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Two senior members of the Google’s Android team departed this week. And from what it sounds like, this may just be the beginning.
Erick Tseng, the senior product manager who essentially ran the Android team day to day and shepherded Google’s Nexus One phone project, left to become Facebook’s head of mobile products. Cedric Beust, a senior software engineer on the team, said he was leaving just a day later for LinkedIn. This comes on top of a few other departures earlier this spring with Bob Lee going to Square and Gummi Hafsteinsson landing at Apple by way of the Siri acquisition. At least two other mobile team members have gone to Tapjoy. There are also plenty more Android and mobile team members who are about to make the leap, we hear.
Some of it is natural. Mobile is an extraordinarily competitive space for talent right now, and there are plenty of opportunities at startups up and down Silicon Valley. Google also staffed up heavily in the year before the financial crisis and now, about two years later, it’s just a normal jumping off point for people looking to change.
But part of it has to do with Google’s internal bureaucracy, which is becoming ever more insurmountable by the year. The company has a non-intuitive setup. There are two primary teams; one is Android, which is run by Andy Rubin and focuses on the building the OS. The other is mobile, which builds apps like Google Voice, and is run by Vic Gundotra. Both Gundotra and Rubin are roughly equal in stature and seem to get along fine, but it’s often not clear which team should be responsible for what. Projects like contact syncing get pushed back and forth between different teams. It’s possible that the Android team may get merged into Gundotra’s team in the near future though as it matures as a business.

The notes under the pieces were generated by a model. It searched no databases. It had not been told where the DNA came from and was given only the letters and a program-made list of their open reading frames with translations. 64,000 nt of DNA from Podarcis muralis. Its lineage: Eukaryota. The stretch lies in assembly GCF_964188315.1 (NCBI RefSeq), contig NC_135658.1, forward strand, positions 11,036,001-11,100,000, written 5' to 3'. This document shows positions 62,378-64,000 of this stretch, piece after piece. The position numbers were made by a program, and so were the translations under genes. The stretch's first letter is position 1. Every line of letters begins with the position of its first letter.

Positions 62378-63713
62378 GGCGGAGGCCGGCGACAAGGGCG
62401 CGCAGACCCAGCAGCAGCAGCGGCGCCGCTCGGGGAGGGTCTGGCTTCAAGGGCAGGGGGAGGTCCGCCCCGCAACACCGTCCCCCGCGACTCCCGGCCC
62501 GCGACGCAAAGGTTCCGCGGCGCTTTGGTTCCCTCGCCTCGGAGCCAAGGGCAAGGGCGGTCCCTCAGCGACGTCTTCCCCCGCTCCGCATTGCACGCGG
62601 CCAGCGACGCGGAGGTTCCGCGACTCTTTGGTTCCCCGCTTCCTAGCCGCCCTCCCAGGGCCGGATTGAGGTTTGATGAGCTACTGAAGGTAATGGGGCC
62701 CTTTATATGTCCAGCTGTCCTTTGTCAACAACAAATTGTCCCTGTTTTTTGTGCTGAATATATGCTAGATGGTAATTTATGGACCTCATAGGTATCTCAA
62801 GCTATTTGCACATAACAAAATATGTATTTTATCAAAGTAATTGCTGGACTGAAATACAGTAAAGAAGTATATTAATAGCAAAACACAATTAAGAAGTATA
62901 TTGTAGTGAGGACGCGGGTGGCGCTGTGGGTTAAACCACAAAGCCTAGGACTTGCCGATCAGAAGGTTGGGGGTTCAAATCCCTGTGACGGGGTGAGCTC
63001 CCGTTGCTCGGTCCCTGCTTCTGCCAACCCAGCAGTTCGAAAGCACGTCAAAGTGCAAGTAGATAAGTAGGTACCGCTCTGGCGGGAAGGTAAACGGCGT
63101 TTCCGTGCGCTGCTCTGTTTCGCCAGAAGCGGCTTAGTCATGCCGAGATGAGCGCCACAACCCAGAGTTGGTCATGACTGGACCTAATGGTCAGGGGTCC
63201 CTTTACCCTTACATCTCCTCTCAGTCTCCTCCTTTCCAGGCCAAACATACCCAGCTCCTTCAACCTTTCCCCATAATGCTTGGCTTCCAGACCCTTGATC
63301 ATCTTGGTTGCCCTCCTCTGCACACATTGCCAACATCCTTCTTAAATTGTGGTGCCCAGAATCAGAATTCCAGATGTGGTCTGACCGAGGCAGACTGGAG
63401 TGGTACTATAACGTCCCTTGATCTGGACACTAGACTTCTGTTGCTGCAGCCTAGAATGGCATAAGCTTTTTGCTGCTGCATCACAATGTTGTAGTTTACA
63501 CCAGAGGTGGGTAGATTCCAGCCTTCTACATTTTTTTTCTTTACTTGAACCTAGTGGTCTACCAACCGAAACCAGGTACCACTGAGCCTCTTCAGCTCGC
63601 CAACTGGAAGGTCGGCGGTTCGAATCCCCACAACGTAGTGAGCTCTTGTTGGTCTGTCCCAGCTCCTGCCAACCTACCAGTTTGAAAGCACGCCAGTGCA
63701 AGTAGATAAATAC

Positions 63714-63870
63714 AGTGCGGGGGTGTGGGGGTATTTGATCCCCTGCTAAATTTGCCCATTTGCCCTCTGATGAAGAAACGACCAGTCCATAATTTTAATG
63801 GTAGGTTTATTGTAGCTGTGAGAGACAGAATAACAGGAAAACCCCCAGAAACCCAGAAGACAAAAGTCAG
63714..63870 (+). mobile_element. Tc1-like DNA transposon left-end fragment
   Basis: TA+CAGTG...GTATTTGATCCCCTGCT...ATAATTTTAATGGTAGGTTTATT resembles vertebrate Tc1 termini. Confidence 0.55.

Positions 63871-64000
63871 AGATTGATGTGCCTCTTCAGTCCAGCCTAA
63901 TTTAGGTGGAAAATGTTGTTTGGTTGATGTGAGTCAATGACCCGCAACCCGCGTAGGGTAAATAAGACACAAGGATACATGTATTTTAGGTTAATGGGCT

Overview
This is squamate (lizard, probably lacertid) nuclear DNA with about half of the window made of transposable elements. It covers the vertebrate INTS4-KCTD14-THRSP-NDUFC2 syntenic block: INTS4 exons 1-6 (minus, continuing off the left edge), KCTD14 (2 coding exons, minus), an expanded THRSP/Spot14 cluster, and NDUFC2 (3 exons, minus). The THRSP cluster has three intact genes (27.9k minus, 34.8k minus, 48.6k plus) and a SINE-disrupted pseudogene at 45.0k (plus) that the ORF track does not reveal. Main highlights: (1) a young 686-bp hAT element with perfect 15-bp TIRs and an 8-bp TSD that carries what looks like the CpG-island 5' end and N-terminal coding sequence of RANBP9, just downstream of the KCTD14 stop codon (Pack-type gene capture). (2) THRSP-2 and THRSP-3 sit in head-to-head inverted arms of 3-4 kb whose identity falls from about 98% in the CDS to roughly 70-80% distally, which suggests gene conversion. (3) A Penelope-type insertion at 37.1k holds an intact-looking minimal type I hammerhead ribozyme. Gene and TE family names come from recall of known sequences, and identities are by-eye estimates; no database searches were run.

On top of that, there’s Google’s Operating Committee or the “OC,” a 16-member committee mostly made up of the company’s old guard, including Sergey Brin, Larry Page, Eric Schmidt and Susan Wojcicki. They have the power to come in and veto any project, no matter how far along it is. There are plenty of stillborn products that never got final approval from the committee.
What’s peculiar about the timing of Tseng’s departure is that Android team members were recently the recipients of the Founders Award, a prestigious achievement inside the company that comes with Google stock grants that may be worth around a half-million dollars. (The amount varies from person to person, depending on their contribution.) Google is working extremely hard to retain talent, and the awards presumably vest over a longer period of time, so Android employees who go are leaving money on the table.
It may be that the internal politics have amounted to too much for many Android team members. Tseng had just spearheaded the design and production of Google’s first flagship phone, the Nexus One. Its sales have been lackluster, thanks to a poor distribution strategy, which the company only acknowledged today had failed. The Nexus One was sold entirely online in a bet that consumer purchasing behavior would move away from brick-and-mortar stores as the digital camera market did. But it was too early for that to be successful. Verizon’s Droid, which is similar to the Nexus One, had the mobile carrier’s marketing weight and thousands of retail stores behind it. Now that Google sparked the ire of its mobile carrier partners by selling the Nexus One without them, it may be too late to give the phone a big traditional marketing push.
All this isn’t to say that Google’s Android team is falling apart. The company has hired new engineering talent aggressively in the last year, and the devices based on the OS finally started to outsell the iPhone recently. Insofar as Google has ensured a two-horse race with Android and the iPhone OS going head-to-head, the project will be considered a success. The problem is that a leadership vacuum may now be forming. Here’s hoping they can fix it quickly.